Twelve of the next-generation submarines have been commissioned so far and they will replace Los Angeles Class submarines as they retire.

Each Virginia-class submarine is 7,800-tons and 377 feet in length, has a beam of 34 feet, and can operate at more than 25 knots submerged. They are designed with a reactor plant that will not require refueling during the planned life of the ship, reducing lifecycle costs while increasing underway time.

The submarine will be built under a teaming agreement between General Dynamics Electric Boat and Huntington Ingalls Industries’ Newport News Shipbuilding division wherein both companies build certain portions of each submarine and then alternate deliveries. Massachusetts will be delivered by Huntington Ingalls Industries’ Newport News Shipbuilding

See my:

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...for a full listing of ships and lots of pictures.
 

Brumby

Major
Navy Developing Software To Give Standard Missile-6 Additional Mission Capabilities

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Our focus in IWS 3.0, in surface ship weapons, has been, how do we go find opportunities to take advantage of existing capability in the missiles above and beyond what they were initially required to go do, to see if we could provide an affordable capability faster to the fleet by taking advantage again of the capabilities already in the missiles [and adding] those new mission sets,” he said in an Oct. 26 interview.
“Of course the new missions are classified, but we are taking advantage above what was originally intended for these missiles to go do.”

Ladner said he could not discuss how many new missions sets he was looking at or characterize where they fit in with cruiser and destroyer operations, but he said that making SM-6 a multimission missile fits in nicely with the Navy’s new “focus on distributed lethality and shifting to an offensive capability to counter our adversaries’ [anti-access/area-denial] capabilities.”

My bet is the new mission set is expanding the capability of the SM-6 to include it as a ASM to bridge the current standoff gap and in taking advantage of the NIFC-CA network and the expanded sensor range coming from the IOC of the E-2D's.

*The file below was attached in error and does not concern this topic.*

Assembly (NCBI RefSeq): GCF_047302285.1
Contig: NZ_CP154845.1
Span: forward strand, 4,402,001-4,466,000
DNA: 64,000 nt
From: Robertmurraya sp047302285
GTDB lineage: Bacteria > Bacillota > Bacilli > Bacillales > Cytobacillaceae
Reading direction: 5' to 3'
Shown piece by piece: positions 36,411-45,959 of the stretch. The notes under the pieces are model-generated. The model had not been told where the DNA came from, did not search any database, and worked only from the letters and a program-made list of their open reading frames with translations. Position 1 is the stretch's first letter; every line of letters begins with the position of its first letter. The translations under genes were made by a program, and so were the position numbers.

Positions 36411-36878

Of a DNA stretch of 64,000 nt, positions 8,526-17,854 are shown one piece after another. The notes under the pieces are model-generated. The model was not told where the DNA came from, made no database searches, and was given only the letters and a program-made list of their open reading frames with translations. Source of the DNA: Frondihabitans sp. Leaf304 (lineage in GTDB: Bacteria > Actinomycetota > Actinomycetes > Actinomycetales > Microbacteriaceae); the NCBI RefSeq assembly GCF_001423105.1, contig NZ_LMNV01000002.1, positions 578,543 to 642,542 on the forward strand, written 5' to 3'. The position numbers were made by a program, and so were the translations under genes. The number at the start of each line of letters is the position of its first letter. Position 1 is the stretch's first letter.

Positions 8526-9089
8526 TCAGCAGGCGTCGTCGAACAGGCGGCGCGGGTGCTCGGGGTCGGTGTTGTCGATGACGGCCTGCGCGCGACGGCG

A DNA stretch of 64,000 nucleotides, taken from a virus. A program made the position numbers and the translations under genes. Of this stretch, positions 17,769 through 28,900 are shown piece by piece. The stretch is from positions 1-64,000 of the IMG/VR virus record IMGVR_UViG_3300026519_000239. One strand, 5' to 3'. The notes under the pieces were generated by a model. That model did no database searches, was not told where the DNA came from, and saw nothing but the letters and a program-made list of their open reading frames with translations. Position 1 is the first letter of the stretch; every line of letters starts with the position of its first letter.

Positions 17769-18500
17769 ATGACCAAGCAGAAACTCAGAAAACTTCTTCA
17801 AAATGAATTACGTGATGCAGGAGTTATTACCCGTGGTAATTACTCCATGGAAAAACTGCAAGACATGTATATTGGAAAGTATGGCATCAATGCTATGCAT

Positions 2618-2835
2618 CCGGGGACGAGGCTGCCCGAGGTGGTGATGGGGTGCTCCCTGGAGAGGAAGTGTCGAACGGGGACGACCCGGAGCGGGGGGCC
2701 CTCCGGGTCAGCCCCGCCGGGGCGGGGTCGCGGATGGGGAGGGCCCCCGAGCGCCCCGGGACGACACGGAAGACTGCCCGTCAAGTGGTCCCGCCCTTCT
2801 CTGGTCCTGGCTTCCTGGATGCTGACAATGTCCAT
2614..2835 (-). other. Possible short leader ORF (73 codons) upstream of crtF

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Jeff Head

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missile-launch-1024x668.jpg

Naval Today said:
Members of Congress and the U.S. Strategic Command (USSTRATCOM) commander were aboard the USS Kentucky when the U.S. Navy’s Strategic Systems Programs (SSP) conducted a successful test flight of a Trident II D5 missile, November 7.

The D5 missile test flight was conducted to obtain valid reliability, accuracy and performance factors for use by the Joint Chiefs of Staff and USSTRATCOM.

According to U.S. media reports, the missile firing caused confusion among many residents on the western coast of the United States. People were shocked by a bright light in the sky on the night of November 7. San Diego wrote that reports about the “strange sighting” came from as far south as Mexico and as far north as the San Francisco Bay Area.

The unarmed test missile was launched as part of a Demonstration and Shakedown Operations from the USS Kentucky, an Ohio Class ballistic missile submarine (SSBN), in the Pacific Test Range off the coast of Southern California. The primary objective was to demonstrate the readiness of a SSBN’s crew and weapon system. This launch marked the 156th successful test flight of the Trident II (D5) missile conducted by SSP since 1989.

The unarmed test missile was also launched as part of a DASO from the USS Kentucky in the Pacific Test Range off the coast of Southern California.

Some official confirmation of whgat we already all knew here on SD.
 

Jeff Head

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The US Air Force shows off its F-22 Raptors.

Here are fifteen F-22s from the US Air Force 95th Fighter Squadron, 325th Fighter Wing.

f22X15-01.jpg

In this one picture you see more USAF F-22 5th generation stealth fighters flying together than the rest of the world combined has 5th generation stealth fighters.